Polling before election day was intense, every poll from every known company was scrutinised and debated endlessly on Twitter and in the empty voids of the rolling news channels. But it seems the only people to have a worse election night than the Labour Party were these very pollsters. No one predicted the result accurately and some who were expected to be the closest, were out by reputation-ruining margins. The margin of error ranged from four up to a wild twelve points out. When IPOS-Mori called almost the exact result two weeks ago, the poll was dismissed as “rogue”.
So sure were the media in “Cleggmania” that any suggestion that the Lib Dem surge wasn’t going to materialise was instantly dismissed. It was no surprise then that the lefties over a Tweetminster got their predictions so widly out – they based their poll figures on mentions and “buzz” and attempted to pitch this as a serious methodology in a bid to get in on the polling frenzy. Everyone was talking about the Lib Dems, but a lot fewer actually bothered voting for them. Tweetminster’s insistence that results could be foreseen by hype looks embarrassingly naive on refection. Pollsters claim a margin of error of plus or minus 3%, most were out by some 4% on the LibDem vote. The biggest margin of error was Tweetminster’s prediction that Esther Rantzen would win in Luton South based on positive tweets for the fading celeb – the prediction garnered them a few headlines from gullible hacks. Despite masses of media coverage Esther polled a mere 1,872 votes and lost her deposit. A margin of error of over 30%.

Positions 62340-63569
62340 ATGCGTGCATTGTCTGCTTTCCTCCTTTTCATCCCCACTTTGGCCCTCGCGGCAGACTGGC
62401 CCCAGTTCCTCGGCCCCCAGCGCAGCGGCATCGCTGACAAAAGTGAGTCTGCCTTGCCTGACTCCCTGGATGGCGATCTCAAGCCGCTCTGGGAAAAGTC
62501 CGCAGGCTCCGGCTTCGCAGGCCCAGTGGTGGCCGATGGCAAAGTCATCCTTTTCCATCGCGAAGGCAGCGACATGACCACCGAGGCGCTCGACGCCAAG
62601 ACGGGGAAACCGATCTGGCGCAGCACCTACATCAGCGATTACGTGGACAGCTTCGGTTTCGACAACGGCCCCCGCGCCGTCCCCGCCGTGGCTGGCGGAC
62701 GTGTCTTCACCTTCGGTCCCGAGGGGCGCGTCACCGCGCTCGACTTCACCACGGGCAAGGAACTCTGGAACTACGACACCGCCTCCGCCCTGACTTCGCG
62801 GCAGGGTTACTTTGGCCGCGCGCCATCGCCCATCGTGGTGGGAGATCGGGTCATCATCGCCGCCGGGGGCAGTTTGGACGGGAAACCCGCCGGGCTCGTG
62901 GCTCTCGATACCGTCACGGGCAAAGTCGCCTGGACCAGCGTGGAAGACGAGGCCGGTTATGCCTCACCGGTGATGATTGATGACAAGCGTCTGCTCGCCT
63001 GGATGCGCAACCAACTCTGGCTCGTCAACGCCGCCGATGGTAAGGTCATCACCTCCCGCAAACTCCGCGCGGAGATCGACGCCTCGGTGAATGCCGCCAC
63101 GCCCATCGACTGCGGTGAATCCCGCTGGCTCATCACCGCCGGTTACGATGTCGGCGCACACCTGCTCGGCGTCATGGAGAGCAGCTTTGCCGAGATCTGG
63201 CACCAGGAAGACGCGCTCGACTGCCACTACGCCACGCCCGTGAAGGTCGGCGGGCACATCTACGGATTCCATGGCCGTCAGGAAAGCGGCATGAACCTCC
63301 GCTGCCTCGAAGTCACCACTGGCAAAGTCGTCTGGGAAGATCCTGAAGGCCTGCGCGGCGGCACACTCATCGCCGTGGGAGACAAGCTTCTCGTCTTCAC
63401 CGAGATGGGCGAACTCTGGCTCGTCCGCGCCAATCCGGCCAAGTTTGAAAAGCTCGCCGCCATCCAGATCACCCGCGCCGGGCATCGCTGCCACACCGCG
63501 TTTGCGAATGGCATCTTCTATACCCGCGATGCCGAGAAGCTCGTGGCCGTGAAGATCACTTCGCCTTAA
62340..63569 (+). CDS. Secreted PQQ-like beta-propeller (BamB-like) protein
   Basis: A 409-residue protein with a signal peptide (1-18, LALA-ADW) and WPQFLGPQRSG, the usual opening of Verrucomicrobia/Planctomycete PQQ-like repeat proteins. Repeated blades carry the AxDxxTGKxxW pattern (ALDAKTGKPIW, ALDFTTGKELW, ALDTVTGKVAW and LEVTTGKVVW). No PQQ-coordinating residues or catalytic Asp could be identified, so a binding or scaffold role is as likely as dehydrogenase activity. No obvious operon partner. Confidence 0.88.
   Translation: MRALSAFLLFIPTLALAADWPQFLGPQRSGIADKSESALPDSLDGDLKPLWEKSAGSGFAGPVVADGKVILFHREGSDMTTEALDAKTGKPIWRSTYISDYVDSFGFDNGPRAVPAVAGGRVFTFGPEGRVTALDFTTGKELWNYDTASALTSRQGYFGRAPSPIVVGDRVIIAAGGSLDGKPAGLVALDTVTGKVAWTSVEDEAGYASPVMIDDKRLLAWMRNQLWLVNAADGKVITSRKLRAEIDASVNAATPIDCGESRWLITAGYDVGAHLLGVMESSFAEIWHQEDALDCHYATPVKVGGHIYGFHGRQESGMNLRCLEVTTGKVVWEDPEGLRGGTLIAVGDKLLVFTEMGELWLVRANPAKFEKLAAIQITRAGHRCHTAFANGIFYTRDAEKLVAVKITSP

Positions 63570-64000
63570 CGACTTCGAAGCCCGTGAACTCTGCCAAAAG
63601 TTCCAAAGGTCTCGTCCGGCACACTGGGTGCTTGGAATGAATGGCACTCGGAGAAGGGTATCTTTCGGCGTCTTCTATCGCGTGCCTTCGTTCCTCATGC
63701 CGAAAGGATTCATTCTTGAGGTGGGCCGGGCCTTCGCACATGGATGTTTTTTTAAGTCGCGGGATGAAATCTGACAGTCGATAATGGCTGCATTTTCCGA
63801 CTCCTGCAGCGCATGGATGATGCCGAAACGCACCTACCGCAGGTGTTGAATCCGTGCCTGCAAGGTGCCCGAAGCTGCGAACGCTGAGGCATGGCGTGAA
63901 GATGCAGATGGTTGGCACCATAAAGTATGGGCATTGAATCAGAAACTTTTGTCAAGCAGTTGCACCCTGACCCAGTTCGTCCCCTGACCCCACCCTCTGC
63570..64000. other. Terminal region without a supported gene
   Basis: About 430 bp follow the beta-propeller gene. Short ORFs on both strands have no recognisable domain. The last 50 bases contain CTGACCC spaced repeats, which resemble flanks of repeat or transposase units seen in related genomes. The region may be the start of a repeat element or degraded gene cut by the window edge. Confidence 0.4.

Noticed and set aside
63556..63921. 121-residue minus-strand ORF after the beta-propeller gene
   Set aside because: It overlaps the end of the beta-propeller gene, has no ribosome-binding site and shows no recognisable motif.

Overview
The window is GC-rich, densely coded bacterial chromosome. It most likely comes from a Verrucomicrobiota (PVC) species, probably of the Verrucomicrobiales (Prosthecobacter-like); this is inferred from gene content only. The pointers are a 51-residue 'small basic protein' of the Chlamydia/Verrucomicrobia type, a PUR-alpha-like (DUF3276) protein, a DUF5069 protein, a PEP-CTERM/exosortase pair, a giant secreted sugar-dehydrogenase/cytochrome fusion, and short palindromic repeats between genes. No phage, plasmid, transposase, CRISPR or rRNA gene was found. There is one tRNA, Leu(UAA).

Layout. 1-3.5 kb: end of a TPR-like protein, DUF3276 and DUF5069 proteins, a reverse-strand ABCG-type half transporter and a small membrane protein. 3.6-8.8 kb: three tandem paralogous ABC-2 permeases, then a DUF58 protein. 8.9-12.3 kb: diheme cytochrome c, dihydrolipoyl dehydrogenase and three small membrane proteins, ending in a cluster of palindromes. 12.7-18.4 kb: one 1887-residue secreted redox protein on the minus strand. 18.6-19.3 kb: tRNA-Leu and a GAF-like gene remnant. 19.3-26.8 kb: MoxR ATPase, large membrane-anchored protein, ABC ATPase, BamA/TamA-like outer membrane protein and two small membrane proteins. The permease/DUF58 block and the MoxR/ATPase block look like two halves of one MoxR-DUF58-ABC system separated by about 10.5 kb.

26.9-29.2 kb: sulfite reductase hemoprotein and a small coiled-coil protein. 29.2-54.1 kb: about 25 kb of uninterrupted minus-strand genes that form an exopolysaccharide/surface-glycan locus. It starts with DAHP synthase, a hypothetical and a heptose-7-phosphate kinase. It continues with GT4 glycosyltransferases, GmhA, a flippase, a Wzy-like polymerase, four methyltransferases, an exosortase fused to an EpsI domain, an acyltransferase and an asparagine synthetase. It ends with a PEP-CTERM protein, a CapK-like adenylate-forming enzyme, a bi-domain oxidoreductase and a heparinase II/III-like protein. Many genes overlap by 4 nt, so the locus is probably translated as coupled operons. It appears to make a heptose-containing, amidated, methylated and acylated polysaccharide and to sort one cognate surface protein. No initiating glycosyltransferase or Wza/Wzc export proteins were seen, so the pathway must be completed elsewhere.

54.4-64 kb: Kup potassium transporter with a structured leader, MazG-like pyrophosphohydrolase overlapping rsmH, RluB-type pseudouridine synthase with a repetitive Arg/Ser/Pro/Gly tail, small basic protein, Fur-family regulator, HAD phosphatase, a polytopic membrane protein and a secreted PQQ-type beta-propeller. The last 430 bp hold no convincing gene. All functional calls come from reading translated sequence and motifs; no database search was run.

The real pollsters have a bit of explaining to to do as well. The cut price discounts they did for political polling, with the free hype-based advertising that comes with it, might not seem such a good idea when the corporate world who pay the big bucks see just how inaccurate their forecasts have been.